Sunday, April 21, 2013

Brian K. Vaughan’s New Digital Comic, The Private Eye, Is a Brilliant Riff on a Post-Privacy Future

Brian K. Vaughan’s New Digital Comic, The Private Eye, Is a Brilliant Riff on a Post-Privacy Future:
The Facebook era has brought with it endless speculation about
the end of privacy—a world in which everyone shares themselves and
their lives freely. But what if what we think will be the end of
privacy actually ushers in an era more private than ever? That’s
the question behind comic book scribe Brian K. Vaughan’s newest
series, The Private Eye. It’s a masterpiece of comic book
world building—and a brilliant sci-fi riff on what happens after
the end of privacy nearly ruins everything.
Set in Los Angeles six decades from now, Vaughan’s comic, which
he co-created with artist Marcos Martin, envisions a world in which
the Internet no longer exists. The Net was taken down after what
can only be described as a privacy apocalypse. As the series’
protagonist describes it, everything was once stored in the cloud,
and then one day all that information “just poured right out for
the whole damn country to see. Every message you thought was safe,
every photo you thought you deleted, every mortifying little search
you ever made—it was all there for anyone to use against you.”
The resulting world is one
built out of the backlash to the privacy apocalypse—which is to
say, a world in which privacy is taken very, very
seriously. It’s not just that there’s no more Internet. Members of
the press are now literally licensed agents of the state.
Unlicensed journalism is a crime. Just about everyone wears
outlandish disguises in public—everything from cheap-looking fish
masks to holographic animal heads to full body disguises that
transform ugly men into beautiful women.
That makes for some thrillingly wild visuals from Martin, whose
cartoony but fantastically detailed art helps bring the series’
expansively weird world alive. Colorist Muntsa Vicente gives his
images a bright, bold color palette—like Wonka World as seen under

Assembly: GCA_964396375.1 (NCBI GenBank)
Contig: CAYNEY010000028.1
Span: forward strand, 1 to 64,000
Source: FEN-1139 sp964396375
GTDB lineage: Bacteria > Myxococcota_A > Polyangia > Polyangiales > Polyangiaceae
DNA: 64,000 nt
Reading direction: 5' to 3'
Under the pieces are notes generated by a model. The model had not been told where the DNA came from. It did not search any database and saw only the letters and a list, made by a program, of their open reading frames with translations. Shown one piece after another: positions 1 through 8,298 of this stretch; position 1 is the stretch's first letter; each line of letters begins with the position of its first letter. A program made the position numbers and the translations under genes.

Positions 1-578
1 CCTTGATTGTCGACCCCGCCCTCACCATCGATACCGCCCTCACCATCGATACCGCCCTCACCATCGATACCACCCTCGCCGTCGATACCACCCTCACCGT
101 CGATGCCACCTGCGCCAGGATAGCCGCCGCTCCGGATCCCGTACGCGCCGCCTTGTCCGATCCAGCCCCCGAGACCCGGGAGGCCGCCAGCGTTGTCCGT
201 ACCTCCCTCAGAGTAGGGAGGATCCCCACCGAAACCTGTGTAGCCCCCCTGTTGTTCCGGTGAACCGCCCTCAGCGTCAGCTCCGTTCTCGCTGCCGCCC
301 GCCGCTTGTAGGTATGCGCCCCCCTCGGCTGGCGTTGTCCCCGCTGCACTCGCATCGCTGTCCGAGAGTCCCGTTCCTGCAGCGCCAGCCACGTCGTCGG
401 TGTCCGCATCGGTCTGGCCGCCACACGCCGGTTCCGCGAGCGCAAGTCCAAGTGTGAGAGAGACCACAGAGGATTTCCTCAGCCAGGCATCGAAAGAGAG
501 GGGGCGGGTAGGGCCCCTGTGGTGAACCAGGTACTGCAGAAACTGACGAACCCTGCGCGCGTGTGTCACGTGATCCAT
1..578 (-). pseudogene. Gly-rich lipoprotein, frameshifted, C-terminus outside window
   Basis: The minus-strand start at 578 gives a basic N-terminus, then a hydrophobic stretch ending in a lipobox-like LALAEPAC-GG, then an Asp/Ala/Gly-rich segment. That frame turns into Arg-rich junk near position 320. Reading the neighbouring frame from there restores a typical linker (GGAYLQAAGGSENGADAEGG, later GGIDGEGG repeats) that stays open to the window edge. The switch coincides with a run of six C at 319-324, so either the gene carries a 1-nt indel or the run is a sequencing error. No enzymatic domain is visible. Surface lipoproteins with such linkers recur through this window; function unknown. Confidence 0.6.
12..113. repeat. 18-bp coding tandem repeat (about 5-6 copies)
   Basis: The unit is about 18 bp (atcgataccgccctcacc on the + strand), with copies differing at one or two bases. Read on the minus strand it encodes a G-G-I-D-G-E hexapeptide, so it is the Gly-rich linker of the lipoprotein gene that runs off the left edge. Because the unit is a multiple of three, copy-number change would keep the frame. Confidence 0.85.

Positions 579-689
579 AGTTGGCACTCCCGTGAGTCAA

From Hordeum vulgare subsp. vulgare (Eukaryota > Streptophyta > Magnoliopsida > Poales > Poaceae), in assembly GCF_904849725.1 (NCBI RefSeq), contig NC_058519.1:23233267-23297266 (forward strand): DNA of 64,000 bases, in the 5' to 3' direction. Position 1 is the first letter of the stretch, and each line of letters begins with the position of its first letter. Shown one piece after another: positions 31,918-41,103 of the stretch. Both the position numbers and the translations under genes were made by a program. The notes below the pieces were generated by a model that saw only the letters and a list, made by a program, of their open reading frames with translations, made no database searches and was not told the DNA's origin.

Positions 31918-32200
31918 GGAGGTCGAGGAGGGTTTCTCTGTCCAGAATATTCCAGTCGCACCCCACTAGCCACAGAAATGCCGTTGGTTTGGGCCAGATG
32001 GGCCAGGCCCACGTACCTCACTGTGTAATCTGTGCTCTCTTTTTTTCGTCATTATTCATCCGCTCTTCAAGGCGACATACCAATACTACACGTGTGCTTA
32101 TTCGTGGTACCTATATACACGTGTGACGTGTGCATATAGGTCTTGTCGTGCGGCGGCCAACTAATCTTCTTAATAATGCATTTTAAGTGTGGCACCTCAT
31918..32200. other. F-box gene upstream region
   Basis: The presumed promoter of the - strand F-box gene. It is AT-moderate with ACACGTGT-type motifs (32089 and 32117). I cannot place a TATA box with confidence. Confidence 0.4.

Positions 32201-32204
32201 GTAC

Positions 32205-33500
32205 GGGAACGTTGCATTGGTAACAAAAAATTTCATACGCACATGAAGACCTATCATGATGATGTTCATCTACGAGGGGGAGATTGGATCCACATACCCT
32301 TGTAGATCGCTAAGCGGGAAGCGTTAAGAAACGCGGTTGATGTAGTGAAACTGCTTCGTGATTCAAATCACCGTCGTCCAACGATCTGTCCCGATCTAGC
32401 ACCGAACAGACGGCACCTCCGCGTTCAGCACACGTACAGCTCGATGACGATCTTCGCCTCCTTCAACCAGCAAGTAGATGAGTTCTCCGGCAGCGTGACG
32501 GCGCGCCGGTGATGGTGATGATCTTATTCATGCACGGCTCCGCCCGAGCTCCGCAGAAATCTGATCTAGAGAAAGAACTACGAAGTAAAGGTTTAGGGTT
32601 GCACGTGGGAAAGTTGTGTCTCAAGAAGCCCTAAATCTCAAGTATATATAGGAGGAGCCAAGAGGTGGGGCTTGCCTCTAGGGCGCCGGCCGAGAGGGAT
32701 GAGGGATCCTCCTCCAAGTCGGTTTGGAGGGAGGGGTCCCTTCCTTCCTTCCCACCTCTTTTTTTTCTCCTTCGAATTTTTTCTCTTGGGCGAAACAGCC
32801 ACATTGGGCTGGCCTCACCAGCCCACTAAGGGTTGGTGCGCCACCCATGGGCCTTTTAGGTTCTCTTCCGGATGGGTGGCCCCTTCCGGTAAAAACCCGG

the light of the California sun. Their crowd scenes and
streetscapes, in particular, offer rich visions of a which
elaborate individual costuming has become a normal part of everyday
life—part fashion, part personal statement, part protective
disguise.
The first issue is devoted mostly to sketching out the world,
but what story we get concerns an unlicensed paparazzi who
specializes in extremely thorough illegal background checks. That
allows Vaughan to play up the detective noir aspects with allusions
to The Maltese Falcon and Angel
Face
. Indeed, Vaughan and Martin hide a slew of sly references
and big ideas in their panels and dialogue: I grinned when a
licensed fourth estate agent identified himself as Strunk. I
laughed out loud at an image of a training whizzing through the
city with an ad for the Los Angeles Times plastered on the
side—tagline, “Your Tax Dollars AT WORK.” For the truly attentive,
Vaughan and Martin even manage to work in references to The Flaming
Lips, Freakonomics, and playwright Henry Miller. It’s
clever stuff, and a heckuva lot of fun to both read and look
at.
With only one issue out so far—the plan is to eventually
published about 10—Vaughan is only beginning to build the world and
explore its potential ideas. But if his previous comics work is any
indication, he’s sure to find somewhere interesting to go. Previous
Vaughan-created series, like
Ex Machina
, have dealt with a host of
libertarian-friendly themes of state control and personal freedom;
his other current series, the equally fantastic Saga, is
in part a dazzlingly inventive sci-fi/fantasy take on the desire to
opt out of a politically determined life.
Still, for all its thematic ambitions, it may be the biggest and
most consequential idea in The Private Eye isn’t the story
itself but the way it’s sold. Vaughan’s other comic series have all
born the seal of a major comics publisher or imprint. But he and
Martin are digitally self-publishing their new creation without the
aid of any publisher. There are no print copies at all. Instead,
interested readers can go to PanelSyndicate.com and pay as much
or as little as they want in exchange for downloading a digital
file.
The Private Eye may be a story about the consequences
of digital sharing, but I'm sure glad that Vaughan and Martin have
put their comic in the cloud for anyone to see and share. It's
easily the best new comic series I've read this year—and its
greatness is something that shouldn't be kept private at
all.